Free and Secure in Love


The Big Question

“How can I feel both secure and free in a relationship?”

That was a question a woman asked me recently. In truth, if I think about it, it’s a question every person I have worked with as an intimacy coach asks at some point on their journey.

It’s quite a koan and I can’t imagine one little article completely answering it, but I felt called to offer you a little something to nibble on in an attempt to help resolve the conundrum.

In order to properly address the above question, I’d like to ask another question, “How do you feel both secure and free within yourself?”

Sphere of Sovereignty

When I drop into meditation and ask myself that question, “How do I feel both free and secure within myself?”, an image of a bubble appears in my imagination. It actually feels like a sphere surrounds me, envelops me, protects me and supports me. It’s like a semi-permeable membrane made of light. The edges of the sphere define my personal space.

What I am seeing and feeling is something I call a “Sphere of Sovereignty” (a key concept in self-love skills class.) Within its boundaries I have complete agency. I know I have agency over whatever thoughts, feelings, actions, behaviors, stories and shifts of attention that are going on within this sphere. It might not feel like that all the time, but if I look at the situation with clear eyes, what goes on in here is my responsibility and nobody else's.

Making the Delineation

In contrast, what is happening outside of this sphere-- other people’s feelings, opinions, behaviors and thoughts are not in my control. The movement of the stars, the state of the world, the likes on Facebook-- I have no power over any of that. I might have some illusion that I have control over some of that stuff (as I may influence some of it), but when I look deeply at the situation, I have to say that I have no agency in that dimension whatsoever.

There is something very freeing in acknowledging what I have power over and releasing what I have no control over.

There is also something in that delineation that helps me feel more secure within myself and comfortable in my own skin. I may not have any control of what you may think about me, but I am completely at choice on how I respond to any opinions that might find their way to my sphere of sovereignty.

It's a Matter of Choice

I could focus on the positive opinions and take them deep into my heart... I could appreciate the negative opinions, note some kernel of truth and move on... or I could grab a negative opinion and beat myself over the head with it until I devolve into a shame spiral.

The choice is mine and mine alone. I can do whatever I want with those opinions once they enter my sphere. Recognizing the truth of my choices helps me feel more secure. I am protected and held by my sphere of sovereignty.

The Path to Insecurity

Now, if one of us tried to leap out of our sphere of sovereignty in an attempt to control something that we don’t have control over (like whether or not someone loves us), then what would typically happen is that we’d drain our energy, get frustrated and feel powerless. This hardly describes a state of security, in fact, it looks a lot like insecurity.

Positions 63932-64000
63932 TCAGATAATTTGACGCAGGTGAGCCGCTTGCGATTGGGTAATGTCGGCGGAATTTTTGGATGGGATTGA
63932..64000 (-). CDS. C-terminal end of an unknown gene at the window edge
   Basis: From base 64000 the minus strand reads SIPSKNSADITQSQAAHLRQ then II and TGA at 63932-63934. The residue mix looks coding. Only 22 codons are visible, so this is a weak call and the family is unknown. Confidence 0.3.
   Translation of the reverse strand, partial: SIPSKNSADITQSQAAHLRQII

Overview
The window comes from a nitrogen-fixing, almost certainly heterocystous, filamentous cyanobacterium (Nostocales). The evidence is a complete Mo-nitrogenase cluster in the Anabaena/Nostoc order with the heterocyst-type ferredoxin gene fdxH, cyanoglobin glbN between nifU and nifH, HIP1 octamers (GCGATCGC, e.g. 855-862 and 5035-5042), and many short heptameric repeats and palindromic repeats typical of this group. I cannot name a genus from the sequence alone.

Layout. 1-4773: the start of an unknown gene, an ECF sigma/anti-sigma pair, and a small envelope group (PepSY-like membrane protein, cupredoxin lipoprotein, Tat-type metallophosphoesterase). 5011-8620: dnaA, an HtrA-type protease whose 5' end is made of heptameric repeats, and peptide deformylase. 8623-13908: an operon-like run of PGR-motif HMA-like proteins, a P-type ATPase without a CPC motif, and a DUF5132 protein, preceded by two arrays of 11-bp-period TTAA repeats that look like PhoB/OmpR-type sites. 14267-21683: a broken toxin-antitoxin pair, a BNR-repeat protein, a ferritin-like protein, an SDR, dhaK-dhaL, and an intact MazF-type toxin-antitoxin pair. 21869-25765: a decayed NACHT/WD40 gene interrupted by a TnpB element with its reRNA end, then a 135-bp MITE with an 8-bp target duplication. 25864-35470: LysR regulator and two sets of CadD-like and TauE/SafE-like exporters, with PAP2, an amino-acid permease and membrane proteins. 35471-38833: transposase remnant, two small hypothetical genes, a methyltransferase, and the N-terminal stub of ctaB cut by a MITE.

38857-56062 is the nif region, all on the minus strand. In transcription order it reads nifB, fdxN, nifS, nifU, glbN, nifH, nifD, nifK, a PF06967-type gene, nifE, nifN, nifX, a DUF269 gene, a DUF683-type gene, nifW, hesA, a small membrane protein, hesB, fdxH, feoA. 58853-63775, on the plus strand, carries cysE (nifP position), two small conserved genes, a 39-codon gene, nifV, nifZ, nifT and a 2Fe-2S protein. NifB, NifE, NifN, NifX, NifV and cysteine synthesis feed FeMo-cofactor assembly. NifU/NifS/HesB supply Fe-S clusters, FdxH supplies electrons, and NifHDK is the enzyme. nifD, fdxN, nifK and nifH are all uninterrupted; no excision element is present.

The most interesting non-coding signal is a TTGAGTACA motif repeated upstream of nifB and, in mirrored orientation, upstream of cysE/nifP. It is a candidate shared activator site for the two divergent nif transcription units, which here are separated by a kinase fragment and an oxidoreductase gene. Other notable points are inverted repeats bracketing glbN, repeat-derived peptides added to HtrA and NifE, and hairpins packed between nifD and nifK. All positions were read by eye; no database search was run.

You certainly have the power to make requests of your loved ones, but doing so with the intention of trying to control versus honoring their sphere of sovereignty creates two entirely different experiences. One feels like empowered interdependence, the other feels like powerless co-dependence.

Resilient Empowered Focus

People that have learned to truly focus their energies on what they can control and stay within their sphere of sovereignty, feel both free and secure within themselves. It’s a state you could call "resiliency."

The Challenge of Old Wounds

That illusion of not being free tends to be most acute when relationship dynamics trigger the physiology and emotional reactions of old childhood wounds. In childhood, our literal survival was dependent on our bond with our caregivers.

As adults, that sense of helplessness is an illusion. It’s an honest mistake created by the nature of implicit memory; where the past feels like it is happening in the present. But ultimately that sense of dependency (that feeling of not being free in the relationship) is not the truth.

Creating New Pathways

In order for you to cultivate more resiliency and thus feel both free and secure within yourself, I recommend trying to show up with presence and curiosity to the emotions and sensations that arise when those young, vulnerable states get triggered. Leaping out of your sphere and trying to control your partner will take you down a path of insecurity.

By owning your power and meeting those old childhood emotions and sensations with as much love and presence as you can muster, you will start to create new neural pathways. You start to reparent yourself and thus unhook yourself from the tendency to attach to imaginary parental units. Making a request for support to help you do just that could be one of your most responsible choices. However you chose to meet the task, your young, vulnerable self will sense your empowered and present adult self holding them. When you practice in this way, integration happens.

The result; more freedom, more security and more resiliency.


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